The trend for companies in the Consumer Industries is to get more personalized using modern technology—to get a holistic view of the customer and offer unique recommendations that fit their needs. This is actually getting back to an older way of serving the customer face-to-face, says Steve Okun, Director at /N SPRO, who spoke on a Consumer Industries panel for SAP Game Changers radio recently.
On January 15, 2015, Target Canada shocked the business world by filing for bankruptcy protection. The retail giant’s Canadian stores had been open for less than two years, their operation marred by high profile failures: delayed openings, empty shelves, and annual losses that added up to 2.1 billion USD. Analysts, reporters, and Target’s own employees unanimously identified the culprit – bad data in SAP.Exclusive: Target Canada’s supply chain gridlock: how Barbie SUVs snarled traffic
This in and of itself was not a new story; the two largest food retailers in Canada – Loblaws and Sobeys – had both had significant issues with their SAP implementations. Target believed that flawed data conversions had caused these implementations to stumble. Target believed the problems other retailers faced were due to error in data conversion. To avoid this issue, Target decided to fill the Canada SAP systems with entirely new data rather than converting data from their US databases. Unfortunately for Target, this strategy did not pay off and led to many of the well-publicized failings that shuttered its Canadian stores for good.
Why was Target Canada so afraid of data conversion?
Done correctly, conversion allows for a smoother cutover between old and new systems – no telling customers they must remake their online order accounts, for example – and saves countless labor hours that would otherwise be spent populating data by hand. For many companies, especially in retail, conversion is the only sensible choice. But despite best laid plans, many implementations face uncertainty in the data conversion process. Late changes to functional requirements, large data volumes, and complicated data dependencies all present opportunities for data headaches leading up to and beyond go-live. And with the critical role data plays in modern business processes, a small conversion flaw can have a […]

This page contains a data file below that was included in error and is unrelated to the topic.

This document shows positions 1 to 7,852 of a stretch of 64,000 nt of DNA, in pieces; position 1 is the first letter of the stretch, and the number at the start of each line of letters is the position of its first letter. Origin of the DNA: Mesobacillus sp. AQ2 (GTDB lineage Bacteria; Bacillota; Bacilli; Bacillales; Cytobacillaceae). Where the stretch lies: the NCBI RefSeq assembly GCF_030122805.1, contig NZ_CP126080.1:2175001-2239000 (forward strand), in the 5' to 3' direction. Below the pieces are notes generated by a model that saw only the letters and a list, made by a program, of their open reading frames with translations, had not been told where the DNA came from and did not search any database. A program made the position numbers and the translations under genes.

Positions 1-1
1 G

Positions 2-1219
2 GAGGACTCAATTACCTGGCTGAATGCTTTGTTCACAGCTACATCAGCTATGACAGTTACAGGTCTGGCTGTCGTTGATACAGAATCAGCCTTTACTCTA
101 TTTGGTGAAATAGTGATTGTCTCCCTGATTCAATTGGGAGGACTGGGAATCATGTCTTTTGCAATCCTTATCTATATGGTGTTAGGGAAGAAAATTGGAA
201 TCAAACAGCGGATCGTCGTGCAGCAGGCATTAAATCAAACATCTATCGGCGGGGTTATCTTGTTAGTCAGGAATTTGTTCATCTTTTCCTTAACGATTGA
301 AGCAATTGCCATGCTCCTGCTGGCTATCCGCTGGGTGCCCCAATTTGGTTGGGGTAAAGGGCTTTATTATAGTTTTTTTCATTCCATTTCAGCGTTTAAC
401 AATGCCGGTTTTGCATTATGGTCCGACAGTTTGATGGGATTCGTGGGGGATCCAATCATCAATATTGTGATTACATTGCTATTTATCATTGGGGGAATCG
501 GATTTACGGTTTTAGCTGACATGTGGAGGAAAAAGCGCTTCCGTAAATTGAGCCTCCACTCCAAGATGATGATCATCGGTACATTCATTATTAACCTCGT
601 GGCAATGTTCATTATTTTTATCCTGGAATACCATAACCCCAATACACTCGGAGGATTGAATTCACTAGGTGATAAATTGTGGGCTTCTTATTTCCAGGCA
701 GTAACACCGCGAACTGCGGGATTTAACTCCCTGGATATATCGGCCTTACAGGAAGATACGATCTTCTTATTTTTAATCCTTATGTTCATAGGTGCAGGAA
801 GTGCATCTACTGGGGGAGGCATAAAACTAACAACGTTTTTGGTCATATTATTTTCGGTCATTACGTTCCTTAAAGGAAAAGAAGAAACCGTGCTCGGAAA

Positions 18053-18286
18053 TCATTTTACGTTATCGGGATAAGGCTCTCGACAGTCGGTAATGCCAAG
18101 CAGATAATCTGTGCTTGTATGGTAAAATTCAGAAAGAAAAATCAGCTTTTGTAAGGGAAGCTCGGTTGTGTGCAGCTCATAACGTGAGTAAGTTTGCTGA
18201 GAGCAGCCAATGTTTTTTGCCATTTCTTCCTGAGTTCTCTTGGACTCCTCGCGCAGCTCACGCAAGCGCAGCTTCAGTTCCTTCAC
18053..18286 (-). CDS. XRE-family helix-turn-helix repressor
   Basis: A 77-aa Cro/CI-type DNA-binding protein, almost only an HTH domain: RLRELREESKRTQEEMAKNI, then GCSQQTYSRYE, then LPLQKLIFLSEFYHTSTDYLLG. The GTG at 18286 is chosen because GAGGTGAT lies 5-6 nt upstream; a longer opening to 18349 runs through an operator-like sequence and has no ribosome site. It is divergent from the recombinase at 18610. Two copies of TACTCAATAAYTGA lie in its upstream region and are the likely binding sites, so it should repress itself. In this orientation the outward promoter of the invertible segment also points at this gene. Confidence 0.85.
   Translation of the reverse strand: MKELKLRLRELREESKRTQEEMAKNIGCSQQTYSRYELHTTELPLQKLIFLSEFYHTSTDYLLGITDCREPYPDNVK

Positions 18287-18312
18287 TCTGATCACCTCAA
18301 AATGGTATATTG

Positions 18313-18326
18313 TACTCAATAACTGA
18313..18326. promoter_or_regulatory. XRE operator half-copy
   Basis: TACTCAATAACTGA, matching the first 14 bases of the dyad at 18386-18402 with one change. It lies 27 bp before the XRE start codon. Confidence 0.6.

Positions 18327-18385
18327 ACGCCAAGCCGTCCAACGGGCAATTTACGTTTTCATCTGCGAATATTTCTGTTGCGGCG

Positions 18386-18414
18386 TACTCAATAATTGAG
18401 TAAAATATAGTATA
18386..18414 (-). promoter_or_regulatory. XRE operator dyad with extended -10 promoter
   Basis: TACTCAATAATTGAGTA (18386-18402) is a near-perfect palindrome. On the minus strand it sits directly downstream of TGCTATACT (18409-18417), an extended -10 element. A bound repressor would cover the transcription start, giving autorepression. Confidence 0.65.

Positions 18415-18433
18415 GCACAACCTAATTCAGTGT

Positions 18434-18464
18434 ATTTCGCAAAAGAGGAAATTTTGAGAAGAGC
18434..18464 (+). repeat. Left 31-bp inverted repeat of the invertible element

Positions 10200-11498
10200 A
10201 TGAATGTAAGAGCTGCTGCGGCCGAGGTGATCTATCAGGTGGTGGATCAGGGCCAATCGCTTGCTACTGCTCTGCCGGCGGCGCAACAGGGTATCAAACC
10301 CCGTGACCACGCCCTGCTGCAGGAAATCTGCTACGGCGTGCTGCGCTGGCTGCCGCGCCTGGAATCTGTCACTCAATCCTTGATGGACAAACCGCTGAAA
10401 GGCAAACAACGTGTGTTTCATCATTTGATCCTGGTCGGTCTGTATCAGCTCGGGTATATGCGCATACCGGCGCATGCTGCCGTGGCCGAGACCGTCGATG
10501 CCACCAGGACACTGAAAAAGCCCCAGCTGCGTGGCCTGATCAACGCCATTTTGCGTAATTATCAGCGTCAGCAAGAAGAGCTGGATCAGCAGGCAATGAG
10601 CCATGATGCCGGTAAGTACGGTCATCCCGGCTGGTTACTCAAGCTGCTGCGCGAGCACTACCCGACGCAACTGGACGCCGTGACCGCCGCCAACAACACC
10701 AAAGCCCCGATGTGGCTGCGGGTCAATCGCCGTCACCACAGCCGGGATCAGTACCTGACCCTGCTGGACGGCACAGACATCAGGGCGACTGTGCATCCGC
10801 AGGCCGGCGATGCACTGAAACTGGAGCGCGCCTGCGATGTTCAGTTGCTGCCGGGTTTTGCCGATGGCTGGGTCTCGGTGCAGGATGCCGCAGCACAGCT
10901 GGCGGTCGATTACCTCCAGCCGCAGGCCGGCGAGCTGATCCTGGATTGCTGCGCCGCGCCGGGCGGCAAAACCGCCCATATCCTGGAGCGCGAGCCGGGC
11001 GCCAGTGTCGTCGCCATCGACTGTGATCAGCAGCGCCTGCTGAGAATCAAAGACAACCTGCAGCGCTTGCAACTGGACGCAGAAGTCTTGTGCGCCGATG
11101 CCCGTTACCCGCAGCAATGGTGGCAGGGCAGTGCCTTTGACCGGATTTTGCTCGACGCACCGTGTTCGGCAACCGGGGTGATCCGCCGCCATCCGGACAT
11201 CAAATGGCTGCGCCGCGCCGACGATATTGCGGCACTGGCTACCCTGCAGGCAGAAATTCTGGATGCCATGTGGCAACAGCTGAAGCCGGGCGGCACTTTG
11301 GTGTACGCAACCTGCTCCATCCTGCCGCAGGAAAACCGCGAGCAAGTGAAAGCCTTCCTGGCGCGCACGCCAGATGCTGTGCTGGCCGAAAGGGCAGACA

A New Outlook For The Retail CMO … working title Join host Bonnie D. Graham as she invites you to take an additional coffee break July 14th 12:00pm-1:00pm EST, with game-changers for a special series on how SAP is taking its unrivaled industry expertise into the cloud, on Industry Cloud Trends with Game-Changers Radio. Joining Bonnie for this discussion, is our very own Brian Cederborg, VP of Retail & Wholesale Consulting for /N SPRO, Dan Berthiaume, Chain Store Age & Nancy Casey from SAP.
The omni-channel migration within retail has had far-reaching implications. Consumers demand to shop when, where and how they want, while expecting a consistent experience across channels. This has not only impacted sales models but marketing strategies as well.
To keep up with consumers, the retail chief marketing officer job description has changed, and will likely continue to change for another three to five years. Once known for traditional sales enablement and advertising, the CMO role now requires an intimate knowledge of multiple (and emerging) communications channels, the ability to create and target customer personas, an understanding of big data, analytics and the tools required to uncover consumer insights, and an awareness of how all these variables apply to the customer journey.